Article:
To review this (the very first CD I ever bought) fills me with a strange mixture of emotions. Most of all, I feel as if washed over and stripped of all experience by a wave of nostalgia as I realize how innocent I was back then. How I absorbed every instrument, how I thought each lyric over and over and how certain songs like “Hey Now” and “Don’t Look Back In Anger” marked the end of my teenage days. “There’s no time for running away now”.
But leaving aside its retrospective value, it is impossible to refute the appeal of this CD. “Definitely Maybe” was certainly more “Definitely” than “Maybe” in terms of quality, but its sound scheme was too lineal. With this album, Oasis discovered that their sound could be occasionally vulnerable without them being portrayed as weak because of that.
The first single was “Some Might Say”, a song Noel wrote while the rest of the band was being ejected from R & R misbehavior from a hotel the previous year. It was their first number one, after having chased the top of the charts like crazy. The song reprised T-Rex’s “Get It On” and had Liam singing “sunshine” in the vein of John Lennon, much as he had done on “Rock & Roll Star” from the previous disc.
Perversely enough, the second single to be culled from the disc was “Roll With It”. Fans and non-fans alike consider it one of the least-effective compositions of the period, even worse than most concurrent b-sides. The song is remembered as the one that constituted Oasis’ artillery in the “Battle Of The Bands” with Blur. It competed with “Country House” and while Blur won that battle Oasis is said to have won the war. But today most agree that Blur then won the whole campaign.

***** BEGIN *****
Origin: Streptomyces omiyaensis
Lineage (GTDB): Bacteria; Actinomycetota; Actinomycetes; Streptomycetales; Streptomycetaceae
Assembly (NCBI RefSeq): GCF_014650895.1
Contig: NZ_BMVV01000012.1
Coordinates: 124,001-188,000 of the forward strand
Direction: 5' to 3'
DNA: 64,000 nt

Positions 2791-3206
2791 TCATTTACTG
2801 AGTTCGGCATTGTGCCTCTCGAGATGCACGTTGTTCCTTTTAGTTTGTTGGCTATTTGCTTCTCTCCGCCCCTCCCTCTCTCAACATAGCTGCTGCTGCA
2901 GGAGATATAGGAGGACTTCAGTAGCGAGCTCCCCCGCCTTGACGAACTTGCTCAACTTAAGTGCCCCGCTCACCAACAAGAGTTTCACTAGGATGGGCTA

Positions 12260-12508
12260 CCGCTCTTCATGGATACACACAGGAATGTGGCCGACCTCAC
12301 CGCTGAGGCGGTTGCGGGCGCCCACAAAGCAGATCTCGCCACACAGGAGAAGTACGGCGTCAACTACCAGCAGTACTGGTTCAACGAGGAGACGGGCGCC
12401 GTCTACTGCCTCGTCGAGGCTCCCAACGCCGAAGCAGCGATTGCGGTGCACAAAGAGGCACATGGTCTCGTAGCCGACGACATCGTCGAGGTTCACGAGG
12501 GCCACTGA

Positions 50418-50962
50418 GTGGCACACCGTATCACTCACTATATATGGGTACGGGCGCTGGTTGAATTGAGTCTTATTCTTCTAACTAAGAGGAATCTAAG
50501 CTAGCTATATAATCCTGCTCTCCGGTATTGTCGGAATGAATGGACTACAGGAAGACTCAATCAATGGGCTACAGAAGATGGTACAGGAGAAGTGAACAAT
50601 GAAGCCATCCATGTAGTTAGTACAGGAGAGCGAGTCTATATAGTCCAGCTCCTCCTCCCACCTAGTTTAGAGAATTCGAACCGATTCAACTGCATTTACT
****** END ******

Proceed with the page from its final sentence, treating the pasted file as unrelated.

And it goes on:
The song being released as a single probably had to do with the fact that Noel had written it for his girlfriend Meg when she had lost her job, and it stood to him as a show of support and affection. But it was just a loud number with a pedestrian melody and a lyric that repeated itself over and over nauseatingly. It had just a good snippet in the chorus: “D’you know I think I recognize your face/but I’ve never seen you before”. But that was the extent of quality in it.
The third single was a different story. A wonderwall one. The true inspiration behind the composition remains unclear, with their father (Thomas Gallagher) saying that the Wonderwall was a small wall in their backyard that the boys used to graffiti all over and slag each other off. The most likely theory is that Noel wrote it for Meg, and he took the expression from George Harrison’s first solo record. A composition that placed the lyrical weight on the word “maybe” in a similar way to “Live Forever”, “Wonderwall” turned the band into an indelible point of reference of the whole decade. You might not know it and you might not believe it, but “Wonderwall” failed to top the charts. Only one song in the whole decade could have kept it at number two. Elton John’s reworked “Candle In The Wind” (paying homage to Lady Di) held the top spot for the best part of two months, and when it was over the next single by Oasis saw release. It was the first to feature Noel on lead vocals, and it was their second number one single.
Continue to Part 2: “Don’t Look Back In Anger” and the rest of the album discussed and analyzed.